Gov. Lingle’s DOT Accomplishments

Rick Hamada
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Wednesday - November 03, 2010

We are in the waning days of the Lingle administration. It has been nearly eight years of GOP control on the Fifth Floor, and there will be inevitable legacy reviews of Hawaii’s first woman governor. I am certain the same will occur in this space in the coming weeks.

But there is one area of responsibility where this administration has demonstrated great accomplishment under the auspices of one department: the state Department of Transportation.

There are few shortcomings in government that people will tolerate, and chiefly among them are poor roadways. We want our streets to be smooth. We want our streets to be clean. Drivers and passengers alike detest the bone-jarring potholes and steel coverings that dominate most roads. So many of us are sick and tired of subjecting our vehicles to the relief-map road surfaces of multiple patches and temporary fixes.

How many of you have cursed out loud when your vehicle bottoms out or rattles when driving down stretches of bumpy freeway? Yeah, I know.

We have this pesky delineation between state roads and city roads that dilutes the effectiveness of governmental agencies to react and for the general public to exercise accountability.


That said, there has been considerable project development and completion attributable to the Lingle state DOT. There have been three directors during her watch: Rod Hiraga, Brennon Morioka and Mike Formby (who is serving as interim director). A lot of the heavy lifting goes to Morioka, but Hiraga served well during the first term, and Formby is focused on solidifying ongoing projects for the next administration.

Here are some examples of the Lingle DOT accomplishments:

2006: The widening of H-1 between Aiea and Pearl City. Despite the protests of local residents, this project provided substantial relief to a burgeoning commute. The cost was $600 million and improved commute times up to 30 minutes.

2005: Moanalua Freeway had been neglected by previous administrations to the point where it was tough to find a smooth patch of roadway. It was abysmal. However, the resurfacing of the four-mile roadway (most of the construction was done at night) cost about $13 million and provided relief to about 128,000 vehicles a day. It’s still in good shape.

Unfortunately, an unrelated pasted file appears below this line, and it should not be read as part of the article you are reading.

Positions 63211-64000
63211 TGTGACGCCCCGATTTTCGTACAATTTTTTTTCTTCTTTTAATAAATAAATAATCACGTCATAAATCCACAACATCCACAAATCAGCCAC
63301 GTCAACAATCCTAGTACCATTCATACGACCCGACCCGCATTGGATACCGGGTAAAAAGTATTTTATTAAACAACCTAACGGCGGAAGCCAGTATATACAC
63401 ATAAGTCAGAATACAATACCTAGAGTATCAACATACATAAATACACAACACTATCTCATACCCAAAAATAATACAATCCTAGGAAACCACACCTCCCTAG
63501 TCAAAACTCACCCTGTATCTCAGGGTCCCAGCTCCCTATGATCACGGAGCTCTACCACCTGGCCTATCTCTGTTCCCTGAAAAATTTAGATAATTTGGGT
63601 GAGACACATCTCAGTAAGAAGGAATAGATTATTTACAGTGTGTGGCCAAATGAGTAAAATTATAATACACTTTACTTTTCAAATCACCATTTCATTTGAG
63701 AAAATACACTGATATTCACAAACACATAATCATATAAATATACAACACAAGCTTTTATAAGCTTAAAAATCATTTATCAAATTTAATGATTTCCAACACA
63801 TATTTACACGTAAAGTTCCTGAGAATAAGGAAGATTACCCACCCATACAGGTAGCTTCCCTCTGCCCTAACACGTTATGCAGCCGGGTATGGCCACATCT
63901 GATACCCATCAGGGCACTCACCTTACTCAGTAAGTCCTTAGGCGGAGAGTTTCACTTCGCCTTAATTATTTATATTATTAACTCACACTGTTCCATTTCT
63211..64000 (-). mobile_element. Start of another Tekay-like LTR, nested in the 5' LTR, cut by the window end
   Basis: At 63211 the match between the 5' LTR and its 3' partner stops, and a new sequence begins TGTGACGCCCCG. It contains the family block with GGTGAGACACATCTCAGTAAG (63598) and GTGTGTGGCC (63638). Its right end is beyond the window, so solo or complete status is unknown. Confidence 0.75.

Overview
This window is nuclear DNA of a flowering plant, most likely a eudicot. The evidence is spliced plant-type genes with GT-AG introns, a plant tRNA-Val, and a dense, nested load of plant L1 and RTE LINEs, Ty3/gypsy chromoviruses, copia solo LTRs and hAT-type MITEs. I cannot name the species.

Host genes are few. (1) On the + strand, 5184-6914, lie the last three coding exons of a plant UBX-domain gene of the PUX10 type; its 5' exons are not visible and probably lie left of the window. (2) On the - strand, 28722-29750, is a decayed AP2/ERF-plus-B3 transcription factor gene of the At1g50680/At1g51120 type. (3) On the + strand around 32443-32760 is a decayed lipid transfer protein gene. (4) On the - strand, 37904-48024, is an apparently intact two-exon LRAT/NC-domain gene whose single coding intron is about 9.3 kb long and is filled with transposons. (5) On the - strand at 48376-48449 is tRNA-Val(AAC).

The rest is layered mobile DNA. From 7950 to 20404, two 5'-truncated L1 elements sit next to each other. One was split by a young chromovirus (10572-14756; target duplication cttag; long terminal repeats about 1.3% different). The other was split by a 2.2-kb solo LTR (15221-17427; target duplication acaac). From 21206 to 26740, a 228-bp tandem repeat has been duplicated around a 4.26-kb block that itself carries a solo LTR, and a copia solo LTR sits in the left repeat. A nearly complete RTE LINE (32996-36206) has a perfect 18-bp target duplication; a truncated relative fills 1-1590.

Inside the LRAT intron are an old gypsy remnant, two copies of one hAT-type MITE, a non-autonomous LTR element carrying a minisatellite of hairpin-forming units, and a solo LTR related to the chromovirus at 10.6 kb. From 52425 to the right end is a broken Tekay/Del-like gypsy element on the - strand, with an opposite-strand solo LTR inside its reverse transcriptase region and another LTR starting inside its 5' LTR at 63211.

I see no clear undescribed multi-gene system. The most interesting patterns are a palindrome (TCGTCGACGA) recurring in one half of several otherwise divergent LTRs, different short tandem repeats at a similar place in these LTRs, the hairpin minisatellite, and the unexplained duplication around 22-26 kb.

2006: Fort Weaver Road had the reputation of being a movable parking lot. The meteoric growth of the Ewa community strained the existing road capacity. The DOT increased the number of lanes from four to six at a cost of $8.6 million. This is Phase 1 of the project, and Phase 2 is under way. Ask any Ewa resident how positive the impact has been since its completion. Along with the opening of the long-awaited North-South Road, it’s heartening to see this region get the attention it so sorely needs and deserves.

The Ala Moana Improvement Project, the Farrington Highway Media Barrier Safety Improvements and Beautification, the resurfacing of Nimitz Highway (remember the “Even Knievel Ramp” going onto the airport viaduct?) and the rescue of Puuloa Road are just a few of the major projects delivered for Oahu residents. This list does not include the impactful accomplishments on the Neighbor Islands. The Lahaina Bypass on Maui, which was talked about for generations, is in its second phase of completion, much to the delight of West Mauians.


The major endeavors of the Airport and Harbors Modernization Plans are under way, and prove to be the greatest overhaul of our primary points of entry for people and supplies.

Again, it took the Lingle administration to undertake these daunting challenges, and she and her team should be congratulated for their dedication and accomplishments under her watch. It will be up to the next administration to demonstrate commitment and foresight in completing these essential projects.

Lingle and her administration left the state better off in regard to transportation during her tenure, and the men and women of the state Department of Transportation should be proud of their service to the people of our state.

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